So, you want to practice yoga. You'd like a nice "yoga butt," maybe a set of rock hard "yoga abs," and if you can somehow develop a calmer mind in the process, all the better. Well, get out your wallet, my friend. Maybe even mortage your house. This is going to cost you.
Yes, of course I realize that yoga originated in India and that the archetypal Indian yogi sits cross-legged in a cave, eating little, owning nothing. And the stereotypical "yoga person" in this country is not a corporate raider, but rather a bohemian type who wakes up at the crack of dawn in an East Village walk-up, grabs a well-worn mat out of the musty stairwell and bikes over to the yoga studio to do their daily bending before going to work as an artist or actress (or, if things aren't going so well, as a waitress or bartender). Someone who sports body art and piercings. Someone who shares their futon with a cat they rescued from behind a dumpster. Someone who'd sooner starve than eat or wear dead animal. Someone who might point out that "Mercury is in retrograde" as a way of explaining why they were late for a meeting.
While, granted, there are plenty of yogis out there who would seem to support "the stereotype," I know plenty more who do not.
Take myself, for instance.
I practice yoga every day of my life. And by yoga, I mean Ashtanga. Ashtanga is the same hardcore, physically demanding, legs-behind-the-head yoga system that gave Madonna those sinewy limbs and a reason to balance on her forearms in almost all of her concerts.
By virtue of its brisk flow from one pose ("asana") to the next, the progressively difficult set sequence of asanas and the style in which Ashtanga is traditionally taught ("Mysore style", which originated in Mysore, India, and in which the student is "given" the next asana in the sequence only when the teacher has determined that some level of proficiency has been attained in all of the poses already being practiced by the student), Ashtanga demands daily practice if a student wishes to progress within the system to more challenging asanas and, ideally, a quieter mind, which is what yoga is supposed to be about. Right?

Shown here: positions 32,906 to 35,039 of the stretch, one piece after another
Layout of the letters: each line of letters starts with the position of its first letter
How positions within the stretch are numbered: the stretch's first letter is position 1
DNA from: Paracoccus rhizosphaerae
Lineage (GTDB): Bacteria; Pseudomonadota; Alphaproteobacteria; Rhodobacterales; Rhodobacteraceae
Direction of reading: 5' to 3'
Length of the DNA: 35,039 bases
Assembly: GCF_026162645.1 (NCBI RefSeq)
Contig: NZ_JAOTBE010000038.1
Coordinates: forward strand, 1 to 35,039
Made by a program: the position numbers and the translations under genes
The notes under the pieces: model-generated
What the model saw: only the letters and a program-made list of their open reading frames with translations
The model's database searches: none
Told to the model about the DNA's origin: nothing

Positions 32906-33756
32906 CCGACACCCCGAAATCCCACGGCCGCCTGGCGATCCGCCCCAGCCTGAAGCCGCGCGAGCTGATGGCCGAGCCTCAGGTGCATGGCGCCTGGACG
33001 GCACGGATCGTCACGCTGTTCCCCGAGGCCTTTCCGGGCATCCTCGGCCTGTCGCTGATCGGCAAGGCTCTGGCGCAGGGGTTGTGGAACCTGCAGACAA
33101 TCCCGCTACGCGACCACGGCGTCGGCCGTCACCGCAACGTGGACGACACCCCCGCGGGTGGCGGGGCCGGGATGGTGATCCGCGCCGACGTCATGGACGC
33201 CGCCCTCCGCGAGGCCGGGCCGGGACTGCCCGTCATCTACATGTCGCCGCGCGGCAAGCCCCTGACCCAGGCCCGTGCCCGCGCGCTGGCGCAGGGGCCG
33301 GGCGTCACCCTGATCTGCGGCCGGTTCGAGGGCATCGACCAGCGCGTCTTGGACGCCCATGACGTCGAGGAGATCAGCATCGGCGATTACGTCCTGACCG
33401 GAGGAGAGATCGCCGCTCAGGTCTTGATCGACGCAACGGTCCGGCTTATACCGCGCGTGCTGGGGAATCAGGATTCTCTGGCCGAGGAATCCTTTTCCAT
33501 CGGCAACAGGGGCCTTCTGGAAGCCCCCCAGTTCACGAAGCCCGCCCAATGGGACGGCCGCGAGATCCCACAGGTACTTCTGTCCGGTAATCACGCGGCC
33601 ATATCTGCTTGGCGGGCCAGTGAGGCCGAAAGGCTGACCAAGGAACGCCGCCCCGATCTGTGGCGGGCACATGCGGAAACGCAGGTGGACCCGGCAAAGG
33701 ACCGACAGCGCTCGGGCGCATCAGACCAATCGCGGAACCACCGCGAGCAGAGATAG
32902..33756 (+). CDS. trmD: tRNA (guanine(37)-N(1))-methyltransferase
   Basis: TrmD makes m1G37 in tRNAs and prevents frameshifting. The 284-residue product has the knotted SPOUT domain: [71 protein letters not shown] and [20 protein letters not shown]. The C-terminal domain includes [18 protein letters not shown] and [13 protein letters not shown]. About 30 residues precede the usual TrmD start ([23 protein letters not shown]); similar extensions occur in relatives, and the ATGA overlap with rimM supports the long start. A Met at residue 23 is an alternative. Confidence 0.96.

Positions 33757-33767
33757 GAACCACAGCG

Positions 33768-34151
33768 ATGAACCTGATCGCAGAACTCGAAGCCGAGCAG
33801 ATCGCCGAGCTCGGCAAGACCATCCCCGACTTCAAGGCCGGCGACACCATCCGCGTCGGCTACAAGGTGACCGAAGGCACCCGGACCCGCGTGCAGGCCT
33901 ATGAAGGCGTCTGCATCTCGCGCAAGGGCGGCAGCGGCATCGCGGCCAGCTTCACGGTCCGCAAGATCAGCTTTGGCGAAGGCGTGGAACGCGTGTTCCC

So, here I am, a self-proclaimed "yoga person." I certainly don't live in a cave. And I am neither a struggling artist nor any other version of "the stereotype". Rather, I store my mat on the sun porch of a clapboard colonial in a sleepy Northern Westchester County hamlet not far from the Clintons (yeah, those Clintons, and boy, could they use a little yoga, but let's leave that for another post). I get around not via bike, but in a late model SUV, which I tell myself I need because, well, how else would I cart around my two pre-teen boys and all of their pre-teen boy gear? I have no piercings (well, not since the tummy tuck) or tats, and although I do have a rather obnoxious hound named Lewis, whom I rescued from a shelter in Harlem, I have been known to partake in the occasional sushi dinner. And in my opinion, "Mercury is in retrograde" is just another way of saying, "I have absolutely no control over my life."